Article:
WHY the South African general fuel levy is highway robbery

A study into the South African general fuel levy has revealed startling results. Published by Daily Investor, the South African fuel levy is the ultimate government cash cow that just keeps on giving. So, as the saying goes, “why buy the cow when you get the milk for free?”

That’s correct, almost unseen, government has pocketed R730 billion in revenue to date from the South African general fuel levy. Revenue for the National Treasury has increased by 92% over the last 10 years. Moreover, it generated R93.3 billion in the 2023/24 financial year (5% of tax revenue) alone.


The National Treasury’s tanks are definitely nearing full with the South African general fuel levy. Image: File

Furthermore, the South African general fuel levy and other taxes account for nearly 30% of the price we pay at the pumps with every refill. So, as hard hit as motorists have been by fuel price increases this year, the cost is still worse than it should be.

Taxes on petrol make up 26.8% of the price, and 28.1% of the diesel price. That is more or less R6 of the total price of fuel per litre. Multiply that by your average 45-litre tank and that’s R270 into the government’s pocket per fill up. Assuming you commute regularly and need three tanks per month, that’s R870 a month. In turn, that’ll add up to R9 720 per annum. If you banked R10 000 a year in retirement savings, you could build yourself a sizeable nest egg.


Above inflation taxes and levies of fuel are hurting the poorest citizens in South Africa. Image: File

Therefore, R12.78 per litre (55%) goes towards the actual cost of fuel, says the Automobile Association (AA). Then there’s retail margin which is roughly 15%, R3.49 per litre. 17% is the South African general fuel levy, R3.96 per litre. Finally, the Road Accident Fund (RAF) levy nicks another R2.18 per litre out your back pocket.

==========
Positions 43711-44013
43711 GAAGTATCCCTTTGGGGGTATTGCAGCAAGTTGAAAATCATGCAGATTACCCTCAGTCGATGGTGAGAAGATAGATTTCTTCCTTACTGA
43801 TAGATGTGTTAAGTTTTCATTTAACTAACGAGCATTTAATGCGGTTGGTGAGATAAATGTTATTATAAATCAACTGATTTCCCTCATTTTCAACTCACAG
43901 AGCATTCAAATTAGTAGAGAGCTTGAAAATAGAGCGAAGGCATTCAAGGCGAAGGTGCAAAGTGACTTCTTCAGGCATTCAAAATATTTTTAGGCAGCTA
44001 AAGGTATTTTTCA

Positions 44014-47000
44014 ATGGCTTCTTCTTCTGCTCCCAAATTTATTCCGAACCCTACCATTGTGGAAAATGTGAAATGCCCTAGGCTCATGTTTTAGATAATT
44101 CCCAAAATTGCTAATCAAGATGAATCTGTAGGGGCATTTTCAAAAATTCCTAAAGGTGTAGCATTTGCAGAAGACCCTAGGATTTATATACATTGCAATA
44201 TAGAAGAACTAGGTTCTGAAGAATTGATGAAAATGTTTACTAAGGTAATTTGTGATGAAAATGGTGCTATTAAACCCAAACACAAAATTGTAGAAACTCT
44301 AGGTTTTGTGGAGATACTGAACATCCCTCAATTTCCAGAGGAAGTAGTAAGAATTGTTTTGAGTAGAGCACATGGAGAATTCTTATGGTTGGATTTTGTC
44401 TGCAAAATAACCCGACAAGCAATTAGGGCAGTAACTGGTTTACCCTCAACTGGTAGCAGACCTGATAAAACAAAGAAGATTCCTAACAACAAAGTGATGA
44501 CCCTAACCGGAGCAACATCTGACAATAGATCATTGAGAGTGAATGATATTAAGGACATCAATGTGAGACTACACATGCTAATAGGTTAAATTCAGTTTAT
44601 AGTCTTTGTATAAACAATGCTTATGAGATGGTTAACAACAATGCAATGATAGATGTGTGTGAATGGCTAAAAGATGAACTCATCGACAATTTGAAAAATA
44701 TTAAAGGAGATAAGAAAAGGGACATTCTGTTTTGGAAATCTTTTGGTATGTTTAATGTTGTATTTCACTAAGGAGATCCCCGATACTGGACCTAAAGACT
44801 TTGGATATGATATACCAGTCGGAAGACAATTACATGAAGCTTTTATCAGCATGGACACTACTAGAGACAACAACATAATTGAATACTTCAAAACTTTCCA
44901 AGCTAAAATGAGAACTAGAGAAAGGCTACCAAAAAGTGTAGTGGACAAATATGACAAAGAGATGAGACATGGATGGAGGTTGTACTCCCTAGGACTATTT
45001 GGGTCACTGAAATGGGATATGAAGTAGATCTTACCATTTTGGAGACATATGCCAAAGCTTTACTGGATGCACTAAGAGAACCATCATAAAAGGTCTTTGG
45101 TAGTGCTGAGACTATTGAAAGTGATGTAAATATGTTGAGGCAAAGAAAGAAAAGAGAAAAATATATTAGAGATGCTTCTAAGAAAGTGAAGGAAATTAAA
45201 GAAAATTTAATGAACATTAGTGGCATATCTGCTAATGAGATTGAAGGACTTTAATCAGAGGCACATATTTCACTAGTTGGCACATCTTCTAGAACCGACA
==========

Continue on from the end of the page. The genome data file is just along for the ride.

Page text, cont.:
According to a Business Tech report, back in 2004, fuel cost just R3.69 per litre. Compare that to the current fuel price of R24.13 per litre and things look pretty dire for South African motorists. Using an inflation calculator, adjusting the fuel from 2004 to today, we should only be paying R10.69 per litre.

Furthermore, even factoring in the South African general fuel levy and other taxes which make up more than 50% of the current fuel price, the price at the pump should be in the region of R21.20 per litre. As before, it’s the extra R3 per litre that’s screwing us, Mzansi.


Latest indicators suggest an increase in SA fuel prices for April 2024, says the Automobile Association (AA). Image: Pexels

In conclusion, the AA says above-inflation tax and levy hikes, “hurt the poorest of the poor in the country, as many people rely on public transport. Therefore, if the price of fuel increases, the only way to recover costs is by passing them to the consumer,” says the AA. Moreover, the AA is concerned the South African general fuel levy is the ‘go-to tax’ for a quick win for government.

NEXT READ: HOW much South African groceries cost 40-years ago

What do you think of the South African general fuel levy? A necessary tax revenue source or highway robbery for poor South Africans? Be sure to share your thoughts with our audience in the comments section below. And don’t forget to follow us @TheSANews on X and The South African on Facebook for the latest updates.


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